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Latvia: First taste of the Baltics

Budapest was the worst weekend away of my life – drab, grey, artificially touristy and, bar a couple of lukewarm swimming pools, pretty dull. I have, however had several successful forays into Eastern Europe, sleeping in a prison cell in Ljubljana, and enjoying the vivacity of life in Zagreb’s bars and cafés. With my dad being number one cheerleader for early morning Ryanair flights eastward, Riga was recommended to me. I was soon awake for a devilishly early trip to Stansted.

Victoria Coach station at 2:30am on a cold February morn is as grim as you would imagine. That said, National Express’ coaches always impress, with lovely leather seats and a belligerent approach to London’s inner streets. Our flight was full, yet punctual. We touched down in the Latvian capital mid-morning, and it was, as they say, Baltic.

The bus ride to the city centre followed a similar pattern to most Eastern European entries, passing grey apartment blocks, grey car garages, and a few ageing locals trudging along grey pavements. Our interest peaked seeing two ice fishermen sitting in the middle of a frozen lake, then we crossed the expansive Daugava River (frozen), at which point the view gained a lot more character.

For some reason my new phone never works abroad, but having taken a momentary glance at a map two days previously, I plotted a vague course towards the old town’s spires and cobbles and stumbled upon the very same Hotel Justus as per our reservation. A welcome few hours kip followed.

Refreshed and wrapped up head to toe, we wandered around the city’s old quarter with its various squares, churches, and outlets of Double Coffee. It’s quaint, quiet and intriguing, probably serves little purpose to locals on a day to day basis, and thus perfect for aimless strolling.

Riga, in various forms has existed along the Daugava since 1201, and been a territorial ragdoll ever since. Prominent periods of Russian and German rule are reflected in the city’s social and architectural makeup, and we got our first proper taste of Russian relations at the aptly named Colonel restaurant. Rarely does a hearty plate of sausage and sauerkraut get overshadowed in my book – but fast-forward a few hours and the whole restaurant was dancing around tables and ordering champagne by the bottle. Fellow patron and adopted ringleader of these shenanigans was a young Russian chap, revelling in his accomplishment of uniting a roomful of strangers, arm in arm, dancing to motherland folksongs. Returning with red roses for each woman, his individual warmth has single-handedly put Russia on my lengthy shortlist.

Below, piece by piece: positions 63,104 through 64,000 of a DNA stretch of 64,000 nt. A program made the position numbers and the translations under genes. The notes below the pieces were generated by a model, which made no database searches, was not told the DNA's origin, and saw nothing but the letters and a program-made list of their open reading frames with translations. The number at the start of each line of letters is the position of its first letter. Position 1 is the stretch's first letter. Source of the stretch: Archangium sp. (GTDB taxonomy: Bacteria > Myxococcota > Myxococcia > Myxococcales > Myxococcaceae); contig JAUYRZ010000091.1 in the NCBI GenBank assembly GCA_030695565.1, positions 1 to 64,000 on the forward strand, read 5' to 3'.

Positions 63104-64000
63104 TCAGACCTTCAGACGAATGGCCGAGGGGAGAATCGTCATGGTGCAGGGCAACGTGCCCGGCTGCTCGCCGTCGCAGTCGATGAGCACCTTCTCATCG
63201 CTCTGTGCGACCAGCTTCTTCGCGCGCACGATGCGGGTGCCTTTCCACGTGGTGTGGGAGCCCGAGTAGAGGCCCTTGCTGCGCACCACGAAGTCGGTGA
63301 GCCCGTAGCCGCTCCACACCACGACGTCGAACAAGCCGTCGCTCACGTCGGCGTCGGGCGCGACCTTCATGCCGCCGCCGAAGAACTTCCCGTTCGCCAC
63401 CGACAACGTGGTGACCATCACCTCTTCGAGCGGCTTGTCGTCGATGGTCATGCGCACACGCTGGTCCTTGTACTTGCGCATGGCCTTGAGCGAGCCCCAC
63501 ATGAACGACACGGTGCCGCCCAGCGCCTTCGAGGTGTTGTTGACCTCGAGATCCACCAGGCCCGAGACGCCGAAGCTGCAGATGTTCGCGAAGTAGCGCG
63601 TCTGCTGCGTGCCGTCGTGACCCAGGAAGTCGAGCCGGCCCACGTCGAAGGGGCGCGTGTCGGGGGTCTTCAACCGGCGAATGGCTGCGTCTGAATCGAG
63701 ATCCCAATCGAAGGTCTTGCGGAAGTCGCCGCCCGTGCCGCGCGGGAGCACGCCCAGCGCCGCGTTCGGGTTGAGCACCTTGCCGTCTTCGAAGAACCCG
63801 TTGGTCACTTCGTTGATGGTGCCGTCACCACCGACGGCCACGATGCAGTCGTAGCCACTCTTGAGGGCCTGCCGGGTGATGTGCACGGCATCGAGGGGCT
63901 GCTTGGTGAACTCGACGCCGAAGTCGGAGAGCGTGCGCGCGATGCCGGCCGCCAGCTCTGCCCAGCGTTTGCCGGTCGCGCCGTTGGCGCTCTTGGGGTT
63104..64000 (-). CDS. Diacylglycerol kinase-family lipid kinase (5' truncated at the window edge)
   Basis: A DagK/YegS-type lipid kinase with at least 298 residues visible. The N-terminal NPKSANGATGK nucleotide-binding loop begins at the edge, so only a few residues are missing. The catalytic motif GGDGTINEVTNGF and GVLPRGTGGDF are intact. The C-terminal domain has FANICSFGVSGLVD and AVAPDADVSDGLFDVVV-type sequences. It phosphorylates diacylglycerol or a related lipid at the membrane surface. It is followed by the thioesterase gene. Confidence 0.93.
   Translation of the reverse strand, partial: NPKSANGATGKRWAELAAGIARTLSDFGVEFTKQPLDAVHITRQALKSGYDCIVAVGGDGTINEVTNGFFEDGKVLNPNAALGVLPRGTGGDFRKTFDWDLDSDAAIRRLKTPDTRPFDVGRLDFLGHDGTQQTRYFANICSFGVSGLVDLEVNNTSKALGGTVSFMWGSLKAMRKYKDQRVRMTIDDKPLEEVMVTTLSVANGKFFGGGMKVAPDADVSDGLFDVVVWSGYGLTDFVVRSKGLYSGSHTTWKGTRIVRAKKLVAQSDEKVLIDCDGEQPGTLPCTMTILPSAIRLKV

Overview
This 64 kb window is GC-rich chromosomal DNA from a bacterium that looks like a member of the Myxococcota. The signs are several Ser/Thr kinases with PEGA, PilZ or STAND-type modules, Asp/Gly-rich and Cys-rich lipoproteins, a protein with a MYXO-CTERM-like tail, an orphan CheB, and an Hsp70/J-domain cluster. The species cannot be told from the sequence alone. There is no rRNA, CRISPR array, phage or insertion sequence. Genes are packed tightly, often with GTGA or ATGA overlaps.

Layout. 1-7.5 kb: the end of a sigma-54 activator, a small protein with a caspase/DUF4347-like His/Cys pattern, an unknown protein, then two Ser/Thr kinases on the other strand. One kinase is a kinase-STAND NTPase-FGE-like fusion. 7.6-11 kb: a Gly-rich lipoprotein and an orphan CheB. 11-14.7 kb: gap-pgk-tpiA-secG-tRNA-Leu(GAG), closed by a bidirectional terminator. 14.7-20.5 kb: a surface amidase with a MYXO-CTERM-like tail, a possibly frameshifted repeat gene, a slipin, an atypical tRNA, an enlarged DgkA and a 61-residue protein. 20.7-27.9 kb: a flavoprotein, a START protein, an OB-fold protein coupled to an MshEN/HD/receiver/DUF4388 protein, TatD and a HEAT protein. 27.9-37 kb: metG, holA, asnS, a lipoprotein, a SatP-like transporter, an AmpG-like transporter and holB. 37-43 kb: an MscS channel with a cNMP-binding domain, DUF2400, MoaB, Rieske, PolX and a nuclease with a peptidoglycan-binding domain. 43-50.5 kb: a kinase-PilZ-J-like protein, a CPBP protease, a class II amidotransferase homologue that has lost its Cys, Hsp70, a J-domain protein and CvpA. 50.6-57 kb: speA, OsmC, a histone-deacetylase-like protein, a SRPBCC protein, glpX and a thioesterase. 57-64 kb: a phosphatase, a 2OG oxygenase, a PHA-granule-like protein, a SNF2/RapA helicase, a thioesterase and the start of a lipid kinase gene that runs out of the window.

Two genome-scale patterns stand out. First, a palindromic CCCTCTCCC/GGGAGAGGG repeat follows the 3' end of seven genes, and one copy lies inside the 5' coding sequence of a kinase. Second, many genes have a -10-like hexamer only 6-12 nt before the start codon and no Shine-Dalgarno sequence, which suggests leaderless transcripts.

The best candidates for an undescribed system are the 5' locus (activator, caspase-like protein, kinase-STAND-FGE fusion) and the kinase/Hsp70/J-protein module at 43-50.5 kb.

The downside to partying with Russians is the cracking headache the following morn, but nothing a decent hotel buffet breakfast couldn’t remedy. Turns out the Latvian’s do a mean pastry, and harbour an unrivalled love for rye bread and potatoes.

Sunday’s activity was a walking tour of the city, exploring the less obvious but intriguing areas of Riga. Warm beverage in hand, we crossed under the railway tracks towards Riga’s imposing market – one of, if not the busiest in Europe, attracting up to 100,000 people per day to haggle over fresh and local produce. Architecturally bold, these four plus one buildings were constructed from materials originally destined to be Zeppelin hangars, and is now firmly on the UNESCO World Heritage list. Our tour continued to a number of other sites, which I’ll keep secret to encourage you to go, ending up at the nation’s Freedom Monument. I learnt more about the history of Eastern Europe in these 3 hours wandering than I have in the last 25 years. I’m now a convert to the ‘free walking tour’ concept, despite the bitter temperatures and uncontrollable shiver. Latvians, however, have adapted to these cold temperatures by shooting an array of wild animals for cherished fur coats. The fur on display was quite extraordinary, with various shades of mink, fox and beaver wandering along the high street. Regardless of your ethical stance, these locals looked considerably warmer than us.

 

Our final hurrah was to celebrate the weekend’s success atop Stalin’s Birthday Cake, now officially the Latvian Academy of Sciences. A daunting structure, built slowly since 1951 and at the time one of the tallest concrete buildings in the world, it now stands solemnly at the back of the market. It is open to the public, not that you’d know if for the lack of signs, or people. Once in the lobby, we tentatively suggested that maybe we could potentially see the view – an old boy wobbles over to a service lift, turning on the lights as he goes. After creaking up to floor 15, you then walk the final two levels, opening out onto an icy observation deck. As the only two people up there, we enjoyed the view despite swirling snow and bitter temperatures. Just below the deck are some of the only remaining hammer and sickle symbols in Riga, keeping watch over the city from their lonely vantage.

Following a 20p jam pastry from the market, we were back on the airport bendy-bus. High praise, but I’m going to say Riga airport is one of my absolute favourites – quiet, stylish, and efficient. Likewise, WizzAir always impresses, with comfortable seats and upbeat pink aircraft. The dream journey does end when you arrive into Luton however, which has the artistic flare of a corrugated iron cattle shed.

 

Considering we nearly sacked this trip off entirely due to illness, Riga far exceeded our expectations. Historically different yet achievably close for a weekend mini-break, the city has plenty to offer and reasonably priced. Even the cold seems to suit the surroundings, adding a dash of adventure to each short wander. Certainly better than Budapest.

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